Do you know someone who places his or her confidence in his or her church membership? What about overconfidence in baptism or in being board president or a Sunday School teacher? I've seen plenty of these people. They always seem to think that they are immune from temptation, or at least from committing any really bad sins. After all, they are the "real" Christians.
These are the people who seem to think that God puts them into a suit of armor. Nothing bad can happen when you're wearing a suit of armor.
The trouble is, God doesn't give us a suit of armor. He gives us a shield. We're not protected from all attacks of temptation no matter what. We're provided a way out of temptation that we have to look for and use.
I know people who have no concern over their own sinfulness. "God will forgive," they say as they go on their merry sinful way. The hypocrisy drips from their chiding of the "real sinners" they see along the way.
Yet when Paul took the Corinthians to task in 1 Corinthians 10, he pointed out that God provides a way out of temptation. He did not say that we will never be tempted. We are given a shield, not a suit of armor. We must be aware of where we are easily tempted. If you are drawn toward Internet porn, you shouldn't be sitting alone with your computer. If you crave the partying lifestyle, you shouldn't be hanging out in bars, even if you think it's a great place to witness.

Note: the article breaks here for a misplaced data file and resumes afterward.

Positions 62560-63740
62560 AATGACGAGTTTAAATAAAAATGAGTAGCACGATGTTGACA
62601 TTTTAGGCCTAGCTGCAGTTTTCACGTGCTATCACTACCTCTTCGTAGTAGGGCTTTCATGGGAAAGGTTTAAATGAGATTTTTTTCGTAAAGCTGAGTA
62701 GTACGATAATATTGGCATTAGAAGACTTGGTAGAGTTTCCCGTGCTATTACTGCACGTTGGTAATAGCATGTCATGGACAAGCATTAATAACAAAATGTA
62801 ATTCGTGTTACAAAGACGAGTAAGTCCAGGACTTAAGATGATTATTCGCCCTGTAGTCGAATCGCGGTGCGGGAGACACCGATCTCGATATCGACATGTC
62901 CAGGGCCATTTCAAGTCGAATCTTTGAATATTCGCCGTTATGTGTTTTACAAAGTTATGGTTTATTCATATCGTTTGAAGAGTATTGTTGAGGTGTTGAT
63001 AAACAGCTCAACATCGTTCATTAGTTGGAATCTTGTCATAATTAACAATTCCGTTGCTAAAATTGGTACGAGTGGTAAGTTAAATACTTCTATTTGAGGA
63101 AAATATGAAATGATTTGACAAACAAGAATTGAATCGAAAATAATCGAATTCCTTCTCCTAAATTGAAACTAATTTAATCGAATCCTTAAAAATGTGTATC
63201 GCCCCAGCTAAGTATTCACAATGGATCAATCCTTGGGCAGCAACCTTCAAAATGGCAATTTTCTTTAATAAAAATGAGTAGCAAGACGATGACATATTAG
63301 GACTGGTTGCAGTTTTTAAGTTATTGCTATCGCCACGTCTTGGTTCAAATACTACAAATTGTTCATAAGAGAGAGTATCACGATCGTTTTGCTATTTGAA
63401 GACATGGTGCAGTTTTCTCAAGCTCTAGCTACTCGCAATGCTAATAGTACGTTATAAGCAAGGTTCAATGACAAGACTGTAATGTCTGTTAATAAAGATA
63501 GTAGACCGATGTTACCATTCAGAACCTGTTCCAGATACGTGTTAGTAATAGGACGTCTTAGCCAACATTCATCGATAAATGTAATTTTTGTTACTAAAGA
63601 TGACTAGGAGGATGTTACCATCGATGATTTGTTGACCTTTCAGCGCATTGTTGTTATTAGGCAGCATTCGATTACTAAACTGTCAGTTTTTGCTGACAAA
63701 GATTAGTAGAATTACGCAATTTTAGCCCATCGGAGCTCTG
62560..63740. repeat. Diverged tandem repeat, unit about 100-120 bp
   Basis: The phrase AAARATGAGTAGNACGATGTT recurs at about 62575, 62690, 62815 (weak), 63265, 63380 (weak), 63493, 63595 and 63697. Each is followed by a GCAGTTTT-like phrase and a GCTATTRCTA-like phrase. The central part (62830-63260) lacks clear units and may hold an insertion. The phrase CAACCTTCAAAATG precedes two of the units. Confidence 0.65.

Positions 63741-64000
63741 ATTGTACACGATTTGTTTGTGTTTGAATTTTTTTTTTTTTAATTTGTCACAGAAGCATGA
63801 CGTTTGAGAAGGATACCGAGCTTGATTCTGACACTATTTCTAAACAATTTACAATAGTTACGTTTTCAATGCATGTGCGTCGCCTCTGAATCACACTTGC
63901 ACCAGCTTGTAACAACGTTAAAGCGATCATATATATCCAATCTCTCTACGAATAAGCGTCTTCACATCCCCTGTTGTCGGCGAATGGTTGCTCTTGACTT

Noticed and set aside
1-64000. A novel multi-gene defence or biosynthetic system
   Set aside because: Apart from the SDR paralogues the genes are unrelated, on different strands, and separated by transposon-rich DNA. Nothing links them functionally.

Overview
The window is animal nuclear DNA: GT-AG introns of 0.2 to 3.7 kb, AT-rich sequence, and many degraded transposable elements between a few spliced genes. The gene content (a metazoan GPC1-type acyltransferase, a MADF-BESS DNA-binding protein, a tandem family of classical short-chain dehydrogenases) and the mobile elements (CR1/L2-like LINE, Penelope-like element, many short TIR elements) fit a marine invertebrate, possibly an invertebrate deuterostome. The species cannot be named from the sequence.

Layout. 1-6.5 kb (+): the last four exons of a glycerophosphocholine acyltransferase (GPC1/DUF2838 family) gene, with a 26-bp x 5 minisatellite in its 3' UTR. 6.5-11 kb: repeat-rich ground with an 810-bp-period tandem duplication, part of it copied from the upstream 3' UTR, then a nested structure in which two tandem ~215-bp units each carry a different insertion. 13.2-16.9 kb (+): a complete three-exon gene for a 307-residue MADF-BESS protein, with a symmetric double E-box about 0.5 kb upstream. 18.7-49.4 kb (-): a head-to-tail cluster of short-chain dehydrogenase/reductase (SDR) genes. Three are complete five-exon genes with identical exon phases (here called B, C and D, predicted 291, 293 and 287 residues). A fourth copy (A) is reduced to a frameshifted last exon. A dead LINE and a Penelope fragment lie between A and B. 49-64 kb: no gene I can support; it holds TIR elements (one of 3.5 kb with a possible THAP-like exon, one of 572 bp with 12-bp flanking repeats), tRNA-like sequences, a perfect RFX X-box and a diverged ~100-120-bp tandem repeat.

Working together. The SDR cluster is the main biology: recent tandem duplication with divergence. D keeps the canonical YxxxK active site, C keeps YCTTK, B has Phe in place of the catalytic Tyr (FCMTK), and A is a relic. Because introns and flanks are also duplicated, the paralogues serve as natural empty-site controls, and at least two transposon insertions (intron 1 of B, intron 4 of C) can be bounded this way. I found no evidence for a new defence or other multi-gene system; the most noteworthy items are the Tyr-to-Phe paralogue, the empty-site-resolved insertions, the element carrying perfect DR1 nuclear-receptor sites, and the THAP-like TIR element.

Temptation will sneak up on us. We must be aware of our situation. We know God will give us the way out -- the shield -- but we must use it. That's always my sticking point. I see the temptation coming. I know I have the shield. I just more-than-occasionally refuse to use it. And I'm betting you're the same way.
Sure, a suit of armor would be easier, but God puts the responsibility on our shoulders. And the shield on our arm.
Sunday, July 01, 2007
Here are the rules for the meme, which I may or may not follow:
1. I have to post these rules before I give you the facts.
2. Each participant posts eight random facts about themselves.